Newly Announced Gubernatorial Candidate Voted in D.C. Multiple Times While Registered in Maryland
Krishanti Vignarajah has been registered to vote in D.C. and Maryland since 2010
Screenshot via Krishanti Vignarajah's Twitter page
Krishanti Vignarajah, who announced Wednesday she plans to run for Maryland governor, has voted four times in Washington, D.C., while also a registered voter in Maryland, records show.
Vignarajah, 37, an attorney, first registered to vote in Maryland in 2006 at an address in Catonsville. However, she didn’t vote in the state until the 2016 general election, according to her Maryland voting history, which Bethesda Beat obtained.
While her Maryland registration remained active, she registered to vote in D.C. on Sept. 14, 2010, then voted in the city’s primary the same day, according to her D.C. voting history, also obtained by Bethesda Beat.
She listed her address at the time at an apartment building at 1701 16th St. NW in the District.
Her D.C. voting record shows that she also voted in the April 26, 2011, special election, as well as the 2012 and 2014 general elections in the city.
On Wednesday, Steve Rabin, a spokesman for Vignarajah, confirmed that the candidate had voted in D.C. while working in the White House and the State Department. At the White House, she was a policy director for Michelle Obama. She was an adviser in the State Department for John Kerry and Hillary Clinton.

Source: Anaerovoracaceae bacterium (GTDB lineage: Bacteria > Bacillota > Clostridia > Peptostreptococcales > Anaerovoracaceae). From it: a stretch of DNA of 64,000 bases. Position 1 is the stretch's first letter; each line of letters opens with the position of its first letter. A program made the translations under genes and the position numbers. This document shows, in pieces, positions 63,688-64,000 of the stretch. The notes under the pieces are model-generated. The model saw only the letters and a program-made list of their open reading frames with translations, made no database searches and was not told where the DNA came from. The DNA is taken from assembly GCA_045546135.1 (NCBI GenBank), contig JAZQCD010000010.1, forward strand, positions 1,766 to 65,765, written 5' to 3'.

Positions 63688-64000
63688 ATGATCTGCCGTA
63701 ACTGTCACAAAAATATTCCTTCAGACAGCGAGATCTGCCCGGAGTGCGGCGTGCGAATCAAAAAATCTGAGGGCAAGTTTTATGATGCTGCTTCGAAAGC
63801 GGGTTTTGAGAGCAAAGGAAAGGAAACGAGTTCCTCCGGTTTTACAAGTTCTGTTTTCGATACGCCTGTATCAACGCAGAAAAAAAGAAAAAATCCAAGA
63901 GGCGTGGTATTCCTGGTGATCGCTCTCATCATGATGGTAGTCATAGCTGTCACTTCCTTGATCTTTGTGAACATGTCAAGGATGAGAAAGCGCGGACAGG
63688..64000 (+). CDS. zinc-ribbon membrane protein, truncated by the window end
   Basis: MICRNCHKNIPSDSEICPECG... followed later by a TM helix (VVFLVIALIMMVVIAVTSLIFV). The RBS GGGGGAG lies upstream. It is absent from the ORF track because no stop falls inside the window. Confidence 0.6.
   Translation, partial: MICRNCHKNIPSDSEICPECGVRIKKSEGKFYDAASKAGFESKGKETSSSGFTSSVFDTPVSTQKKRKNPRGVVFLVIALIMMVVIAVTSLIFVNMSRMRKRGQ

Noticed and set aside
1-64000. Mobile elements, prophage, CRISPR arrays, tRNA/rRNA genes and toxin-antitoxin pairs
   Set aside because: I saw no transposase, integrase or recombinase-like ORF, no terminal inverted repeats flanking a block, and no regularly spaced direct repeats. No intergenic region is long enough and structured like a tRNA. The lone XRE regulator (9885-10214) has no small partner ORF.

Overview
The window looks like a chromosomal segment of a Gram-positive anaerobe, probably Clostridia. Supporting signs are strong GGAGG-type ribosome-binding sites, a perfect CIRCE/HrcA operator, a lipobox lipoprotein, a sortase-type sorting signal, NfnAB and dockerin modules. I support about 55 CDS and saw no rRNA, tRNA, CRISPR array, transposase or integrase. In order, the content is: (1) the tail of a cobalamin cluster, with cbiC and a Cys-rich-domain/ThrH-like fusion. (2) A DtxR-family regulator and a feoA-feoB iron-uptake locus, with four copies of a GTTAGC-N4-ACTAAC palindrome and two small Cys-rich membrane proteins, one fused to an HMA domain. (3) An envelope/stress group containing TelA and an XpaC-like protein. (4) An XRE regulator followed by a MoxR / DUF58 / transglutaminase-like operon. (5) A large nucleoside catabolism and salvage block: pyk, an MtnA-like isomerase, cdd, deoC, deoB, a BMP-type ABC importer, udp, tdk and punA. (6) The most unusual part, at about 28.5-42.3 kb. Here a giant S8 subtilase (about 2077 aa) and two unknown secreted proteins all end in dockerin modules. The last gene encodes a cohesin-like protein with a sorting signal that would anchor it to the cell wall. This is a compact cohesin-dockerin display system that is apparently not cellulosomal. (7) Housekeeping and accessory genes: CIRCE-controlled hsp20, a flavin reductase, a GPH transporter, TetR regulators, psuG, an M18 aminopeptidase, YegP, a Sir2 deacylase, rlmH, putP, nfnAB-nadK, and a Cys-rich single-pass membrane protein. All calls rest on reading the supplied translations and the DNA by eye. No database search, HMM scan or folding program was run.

However, Rabin said that during this time, she maintained her residency in Maryland.
“Kris is a lifelong resident of Maryland,” Rabin said. “She was given the opportunity of her life to serve in the Obama administration. … For a few years while she was working in the State Department and the White House, she had a second residence in D.C., which is fairly typical for White House staffers because of the hours they have to work.”
He said questions about whether she is eligible to become governor, which requires that a resident be registered in the state for five years before an election, were brought about by potential challengers who he would not name.
“We do think it’s disappointing that some Democrats in a primary are trying to bring Trump-style politics to Maryland and are trying to make the same sort of outlandish attacks that the president tried to make about President Obama’s birthplace,” Rabin said.
He said Vignarajah didn’t return to vote in Maryland during elections from 2010 to 2014 because “sometimes there are situations in the world that don’t allow a person to make an hour drive to Catonsville in the middle of the day.”
Vignarajah did not respond to multiple requests for comment on Wednesday.
In Maryland, the state constitution says a candidate for governor must have lived in the state and been a registered voter there for at least five years leading up to the election.
Tamara Robinson, a public affairs specialist with the D.C. elections board, told Bethesda Beat Wednesday that when residents register to vote in the District, they need to cancel their voter registration in any other jurisdictions.